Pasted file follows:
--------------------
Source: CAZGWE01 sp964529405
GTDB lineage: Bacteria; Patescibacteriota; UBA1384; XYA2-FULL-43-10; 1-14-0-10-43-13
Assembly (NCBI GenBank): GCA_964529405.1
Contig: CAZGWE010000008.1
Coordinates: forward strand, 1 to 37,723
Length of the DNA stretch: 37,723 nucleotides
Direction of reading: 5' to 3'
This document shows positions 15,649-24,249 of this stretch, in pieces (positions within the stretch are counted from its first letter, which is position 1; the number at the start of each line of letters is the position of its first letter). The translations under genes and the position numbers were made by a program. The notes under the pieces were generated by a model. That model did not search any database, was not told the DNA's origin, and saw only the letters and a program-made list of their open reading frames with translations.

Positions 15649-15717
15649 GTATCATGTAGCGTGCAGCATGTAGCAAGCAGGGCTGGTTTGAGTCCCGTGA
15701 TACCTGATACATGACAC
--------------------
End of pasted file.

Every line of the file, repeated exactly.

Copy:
Source: CAZGWE01 sp964529405
GTDB lineage: Bacteria; Patescibacteriota; UBA1384; XYA2-FULL-43-10; 1-14-0-10-43-13
Assembly (NCBI GenBank): GCA_964529405.1
Contig: CAZGWE010000008.1
Coordinates: forward strand, 1 to 37,723
Length of the DNA stretch: 37,723 nucleotides
Direction of reading: 5' to 3'
This document shows positions 15,649-24,249 of this stretch, in pieces (positions within the stretch are counted from its first letter, which is position 1; the number at the start of each line of letters is the position of its first letter). The translations under genes and the position numbers were made by a program. The notes under the pieces were generated by a model. That model did not search any database, was not told the DNA's origin, and saw only the letters and a program-made list of their open reading frames with translations.

Positions 15649-15717
15649 GTATCATGTAGCGTGCAGCATGTAGCAAGCAGGGCTGGTTTGAGTCCCGTGA
15701 TACCTGATACATGACAC